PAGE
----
Now that warmer months are approaching, I look forward to scoping out neighborhood yard sales (aka “garage sales” or “tag sales”). In the past few years, I have found some great deals for home and for my classroom that have saved me a ton of money versus buying something new. To pay for my garage sale addiction, my husband and I held a yard sale where we sold everything.
1. Quantity Matters. If you want people to buy, you need to have plenty to sell. Four dishes and some of grandmom’s old tablecloths does not a yard sale make. If you have to build a pile of items over the course of a year or two, do it. Save a corner in your basement, garage, or spare bedroom closet. This way, as soon as you realize you don’t want or need something anymore, you know exactly where to put it. At my last yard sale, we had close to 200 CDs, 20 DVDs, bed linens, football cards from my husband’s early years, as well as many household and kitchen items.
2. Advertise. Get the word out. Social networking websites or online classifieds like Craigslist are great places to advertise. If you have a lot of goods, take some pictures to post to your advertisement. Make sure you post hours and directions from major intersections.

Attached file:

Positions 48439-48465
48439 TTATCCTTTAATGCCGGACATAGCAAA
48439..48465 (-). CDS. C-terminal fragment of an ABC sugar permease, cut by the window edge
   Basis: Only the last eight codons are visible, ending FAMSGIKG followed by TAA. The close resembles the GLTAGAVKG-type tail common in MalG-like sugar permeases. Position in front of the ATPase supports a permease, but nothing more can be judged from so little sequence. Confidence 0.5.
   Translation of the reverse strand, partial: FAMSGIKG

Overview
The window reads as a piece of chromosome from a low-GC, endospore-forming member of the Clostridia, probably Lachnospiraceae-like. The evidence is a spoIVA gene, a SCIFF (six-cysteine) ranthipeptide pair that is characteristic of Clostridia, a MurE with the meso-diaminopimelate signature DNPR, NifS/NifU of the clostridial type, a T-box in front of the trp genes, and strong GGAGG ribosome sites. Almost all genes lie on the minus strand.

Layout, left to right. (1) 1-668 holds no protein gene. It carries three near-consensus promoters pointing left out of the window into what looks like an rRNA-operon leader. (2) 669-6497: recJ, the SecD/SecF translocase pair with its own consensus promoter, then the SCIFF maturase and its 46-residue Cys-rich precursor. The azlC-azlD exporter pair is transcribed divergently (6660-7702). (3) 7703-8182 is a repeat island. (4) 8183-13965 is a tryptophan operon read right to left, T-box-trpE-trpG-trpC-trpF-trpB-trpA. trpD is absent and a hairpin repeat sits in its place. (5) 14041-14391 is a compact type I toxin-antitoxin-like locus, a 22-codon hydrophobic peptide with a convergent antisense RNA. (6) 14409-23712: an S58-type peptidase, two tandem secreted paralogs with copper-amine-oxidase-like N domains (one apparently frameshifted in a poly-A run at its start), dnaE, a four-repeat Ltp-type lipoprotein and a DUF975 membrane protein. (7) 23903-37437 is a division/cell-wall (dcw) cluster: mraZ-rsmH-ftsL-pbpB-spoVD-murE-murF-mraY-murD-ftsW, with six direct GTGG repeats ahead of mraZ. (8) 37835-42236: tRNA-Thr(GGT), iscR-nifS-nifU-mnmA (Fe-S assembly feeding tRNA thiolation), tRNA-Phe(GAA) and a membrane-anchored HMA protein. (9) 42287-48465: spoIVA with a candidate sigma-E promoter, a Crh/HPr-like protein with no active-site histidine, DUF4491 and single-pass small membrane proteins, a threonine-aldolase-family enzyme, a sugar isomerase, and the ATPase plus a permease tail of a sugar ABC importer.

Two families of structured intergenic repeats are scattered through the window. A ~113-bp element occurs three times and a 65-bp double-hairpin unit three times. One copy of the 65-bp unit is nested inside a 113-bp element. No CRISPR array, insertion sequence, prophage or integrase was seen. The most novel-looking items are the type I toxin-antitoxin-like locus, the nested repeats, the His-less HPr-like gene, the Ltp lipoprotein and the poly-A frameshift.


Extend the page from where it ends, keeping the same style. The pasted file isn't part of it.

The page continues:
3. Organize your display. While it isn’t a retail store, organized merchandise is most likely to get seen. Try organizing your like items together. If you have a lot of clothing to sell, I recommend putting like sizes together in large storage bins clearly labeled with size and price. Think about the layout of your goods and how easy it will be for any buyer to look through items. We raised everything by displaying them on empty boxes. We no longer had jewel cases to our 200+ CDs so we put them in sandwich baggies with the booklets, then organized everything by genre. Using upside down lids from paper case boxes, we placed the organized CDs on a folding table with labels and price signs.
My last sentence brings me to my most important tip:
4. Price. People who shop yard sales are looking for deals. Be realistic with your prices. If you are selling used DVDs from the last 5-10 years, understand that most of these titles are available (new) at your local discount retailer in their $5 or less bin. While it is true you may sell one or two for $4 each, you may sell all of them if you price them at $2 each. Finally, you should recognize your buyers. A woman frantically sorting through all of your children’s books may be a new teacher trying to build her classroom library. She is much willing to buy more if you offer to change the price from 2/$1 to 3/$1, and you know the books will be in good hands.
Planning wisely for a yard sale will increase your chances of a successful day!
Author’s personal experience